As Republicans grapple with their lackluster performance in Tuesday’s midterm elections, one man has begun to take on an unusual amount of criticism from his fellow partisans: Donald Trump.
The former president, who boosted some inexperienced Senate candidates in their primaries who underperformed on Tuesday, declared before the midterms that he wanted “all the credit” if Republicans won. “If they lose, I should not be blamed at all,” he told NewsNation.
But now that Republicans are facing the prospect of being in the minority in the Senate and are still waiting to see whether they will officially nab an uncomfortably narrow majority in the House, some unexpected voices within the party are beginning to question Trump’s influence.
Virginia Lt. Gov. Winsome Earle-Sears, a Republican who strongly supported Trump, said the poor performance of some of his endorsed candidates is a sign he should step aside.
“It turns out that those he did not endorse on the same ticket did better than the ones he did endorse,” she said. “That gives you a clue that the voters want to move on. And a true leader knows when they have become a liability to the mission.”
New Hampshire Gov. Chris Sununu (R) — who cruised to victory as the Trump-endorsed Senate candidate Don Bolduc lost by a large margin — told SiriusXM on Friday that Trump could “muck up” the opportunity for GOP Georgia Senate candidate Herschel Walker to win if he announces his run before a December runoff in the state.
“What the former president doesn’t understand is if he announces … he’s not going to keep anyone else out of the race,” Sununu said, calling it an “awkward” thing to do. “I don’t think they’ve started out very well.”
The volume of open criticism illustrates a rare moment of weakness for Trump among Republicans just as he prepares to announce his 2024 presidential bid next week. Exit polls showed his favorability as even lower than President Biden’s on Tuesday, and polls of Republican voters suggest he is losing ground to Florida Gov. Ron DeSantis (R) in hypothetical presidential matchups.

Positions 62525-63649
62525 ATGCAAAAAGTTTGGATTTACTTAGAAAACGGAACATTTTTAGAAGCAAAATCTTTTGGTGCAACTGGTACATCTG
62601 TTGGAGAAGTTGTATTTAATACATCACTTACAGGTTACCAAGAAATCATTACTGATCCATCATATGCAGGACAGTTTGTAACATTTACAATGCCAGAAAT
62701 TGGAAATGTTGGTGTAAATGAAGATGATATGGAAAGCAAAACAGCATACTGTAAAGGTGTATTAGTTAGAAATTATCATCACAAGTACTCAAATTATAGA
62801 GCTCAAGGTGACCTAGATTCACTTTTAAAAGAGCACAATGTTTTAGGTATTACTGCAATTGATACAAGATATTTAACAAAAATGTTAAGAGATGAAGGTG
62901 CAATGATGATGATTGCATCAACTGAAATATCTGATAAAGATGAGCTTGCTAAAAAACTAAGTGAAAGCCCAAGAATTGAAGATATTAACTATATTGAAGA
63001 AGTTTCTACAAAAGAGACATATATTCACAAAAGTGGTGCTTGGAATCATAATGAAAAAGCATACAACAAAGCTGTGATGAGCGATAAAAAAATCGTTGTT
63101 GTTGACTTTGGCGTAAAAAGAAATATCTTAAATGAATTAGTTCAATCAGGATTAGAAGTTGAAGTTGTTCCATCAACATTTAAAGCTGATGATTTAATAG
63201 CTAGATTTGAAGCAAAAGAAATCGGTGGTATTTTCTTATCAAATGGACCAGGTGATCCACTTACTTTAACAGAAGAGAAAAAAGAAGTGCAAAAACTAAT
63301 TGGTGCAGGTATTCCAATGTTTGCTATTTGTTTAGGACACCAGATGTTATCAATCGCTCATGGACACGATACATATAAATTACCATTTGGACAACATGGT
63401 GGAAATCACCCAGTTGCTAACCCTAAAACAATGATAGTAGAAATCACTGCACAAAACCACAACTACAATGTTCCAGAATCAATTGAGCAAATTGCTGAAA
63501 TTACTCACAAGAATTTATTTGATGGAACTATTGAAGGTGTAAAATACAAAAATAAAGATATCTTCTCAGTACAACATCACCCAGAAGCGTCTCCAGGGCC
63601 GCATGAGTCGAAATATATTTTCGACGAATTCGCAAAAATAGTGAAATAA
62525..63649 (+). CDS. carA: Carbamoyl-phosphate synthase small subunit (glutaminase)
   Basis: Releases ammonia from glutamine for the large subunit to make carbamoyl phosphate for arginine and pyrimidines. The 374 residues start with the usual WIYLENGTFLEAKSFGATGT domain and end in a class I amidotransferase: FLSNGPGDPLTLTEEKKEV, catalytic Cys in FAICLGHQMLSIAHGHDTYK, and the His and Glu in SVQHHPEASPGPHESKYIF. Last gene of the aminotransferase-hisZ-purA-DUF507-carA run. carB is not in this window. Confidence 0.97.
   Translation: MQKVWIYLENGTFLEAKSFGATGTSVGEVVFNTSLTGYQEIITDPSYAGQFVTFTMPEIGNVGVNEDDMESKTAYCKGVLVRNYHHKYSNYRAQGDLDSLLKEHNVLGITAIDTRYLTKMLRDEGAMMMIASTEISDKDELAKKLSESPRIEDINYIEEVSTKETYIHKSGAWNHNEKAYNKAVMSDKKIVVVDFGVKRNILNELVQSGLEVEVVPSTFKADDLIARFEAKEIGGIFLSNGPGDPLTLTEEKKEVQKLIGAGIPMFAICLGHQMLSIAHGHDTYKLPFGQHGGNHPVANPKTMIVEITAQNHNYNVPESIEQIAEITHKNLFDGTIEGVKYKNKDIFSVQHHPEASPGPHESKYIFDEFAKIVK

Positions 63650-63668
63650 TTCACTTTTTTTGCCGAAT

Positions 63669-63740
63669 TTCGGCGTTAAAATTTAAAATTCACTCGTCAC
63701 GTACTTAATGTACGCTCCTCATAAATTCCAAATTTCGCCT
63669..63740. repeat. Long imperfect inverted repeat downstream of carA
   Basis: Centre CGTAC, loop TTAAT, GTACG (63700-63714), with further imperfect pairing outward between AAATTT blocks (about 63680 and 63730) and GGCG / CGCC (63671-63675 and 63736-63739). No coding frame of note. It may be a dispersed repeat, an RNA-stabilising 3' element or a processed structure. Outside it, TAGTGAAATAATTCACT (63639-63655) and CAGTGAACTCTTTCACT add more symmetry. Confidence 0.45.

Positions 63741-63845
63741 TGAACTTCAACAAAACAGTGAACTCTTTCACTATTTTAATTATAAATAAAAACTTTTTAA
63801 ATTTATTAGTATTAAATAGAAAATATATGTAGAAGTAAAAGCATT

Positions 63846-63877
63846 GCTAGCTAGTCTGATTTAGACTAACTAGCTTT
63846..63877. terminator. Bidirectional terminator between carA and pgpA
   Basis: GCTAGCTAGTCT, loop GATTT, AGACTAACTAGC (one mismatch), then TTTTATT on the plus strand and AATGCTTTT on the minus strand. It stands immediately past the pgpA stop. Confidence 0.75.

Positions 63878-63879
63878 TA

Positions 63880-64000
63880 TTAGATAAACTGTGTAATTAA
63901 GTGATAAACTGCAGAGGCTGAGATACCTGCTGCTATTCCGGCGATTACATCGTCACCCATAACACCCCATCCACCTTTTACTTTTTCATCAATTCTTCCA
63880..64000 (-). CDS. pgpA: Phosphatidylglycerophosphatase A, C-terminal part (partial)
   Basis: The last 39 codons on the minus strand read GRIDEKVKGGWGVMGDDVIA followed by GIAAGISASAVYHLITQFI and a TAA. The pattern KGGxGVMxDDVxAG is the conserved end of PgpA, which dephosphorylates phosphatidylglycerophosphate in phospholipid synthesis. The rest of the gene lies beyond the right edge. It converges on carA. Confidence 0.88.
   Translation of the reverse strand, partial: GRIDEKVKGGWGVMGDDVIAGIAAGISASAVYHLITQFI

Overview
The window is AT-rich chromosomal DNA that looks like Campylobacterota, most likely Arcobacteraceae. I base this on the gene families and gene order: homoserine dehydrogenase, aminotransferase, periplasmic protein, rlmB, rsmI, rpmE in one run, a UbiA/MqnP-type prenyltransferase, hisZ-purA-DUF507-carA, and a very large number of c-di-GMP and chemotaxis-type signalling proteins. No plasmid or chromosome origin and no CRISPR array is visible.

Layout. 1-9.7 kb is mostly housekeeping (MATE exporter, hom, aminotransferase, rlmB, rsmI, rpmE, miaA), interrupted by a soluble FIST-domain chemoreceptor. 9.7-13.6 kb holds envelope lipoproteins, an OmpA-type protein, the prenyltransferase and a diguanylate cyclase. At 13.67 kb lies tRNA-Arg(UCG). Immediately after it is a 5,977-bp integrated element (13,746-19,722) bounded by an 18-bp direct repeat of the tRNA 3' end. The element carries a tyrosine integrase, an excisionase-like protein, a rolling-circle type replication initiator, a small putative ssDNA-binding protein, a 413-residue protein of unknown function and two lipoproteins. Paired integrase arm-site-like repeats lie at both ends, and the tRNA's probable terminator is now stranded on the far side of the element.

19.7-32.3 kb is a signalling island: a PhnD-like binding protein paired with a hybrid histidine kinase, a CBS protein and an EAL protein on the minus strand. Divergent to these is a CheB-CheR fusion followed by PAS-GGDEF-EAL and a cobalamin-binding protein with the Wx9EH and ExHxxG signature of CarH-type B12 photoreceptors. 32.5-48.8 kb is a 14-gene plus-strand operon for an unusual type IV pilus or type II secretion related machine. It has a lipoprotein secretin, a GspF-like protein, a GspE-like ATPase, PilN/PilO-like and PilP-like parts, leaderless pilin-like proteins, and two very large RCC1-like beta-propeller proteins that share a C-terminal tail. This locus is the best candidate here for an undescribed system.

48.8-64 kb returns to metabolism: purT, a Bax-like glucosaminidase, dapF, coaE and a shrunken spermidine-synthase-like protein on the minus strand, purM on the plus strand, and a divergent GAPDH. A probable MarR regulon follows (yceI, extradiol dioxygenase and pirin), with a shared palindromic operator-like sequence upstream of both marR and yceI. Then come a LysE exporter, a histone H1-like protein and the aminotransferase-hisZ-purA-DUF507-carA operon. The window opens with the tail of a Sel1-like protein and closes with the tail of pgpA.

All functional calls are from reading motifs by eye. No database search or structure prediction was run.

But Republicans who have long been critical of Trump are wary of getting their hopes up that the party’s newfound critiques mean they are ready to move on this time. An outpouring of criticism for Trump following the release of the “Access Hollywood” tape in 2016 and following the Jan. 6, 2021, attack on the Capitol last year was quickly followed by backtracking as Republican base voters rallied around Trump.
“We’ve heard this song before,” said Doug Heye, a former spokesman for the Republican National Committee who has long been critical of Trump. “The question is: Will this time be different?”
This time around, the criticism comes as Trump is attempting to restart his political career and faces potential challenges from Republicans who lack his baggage. The fact that many candidates who emulated his style, such as defeated Michigan gubernatorial candidate Tudor Dixon, fared the worst on Tuesday also underscores Trump’s own loss in 2020. His expectation that GOP candidates endorse his false claim that the 2020 election was stolen kept them mired in a backward-looking and conspiratorial message that turned off many voters. [Continue reading…]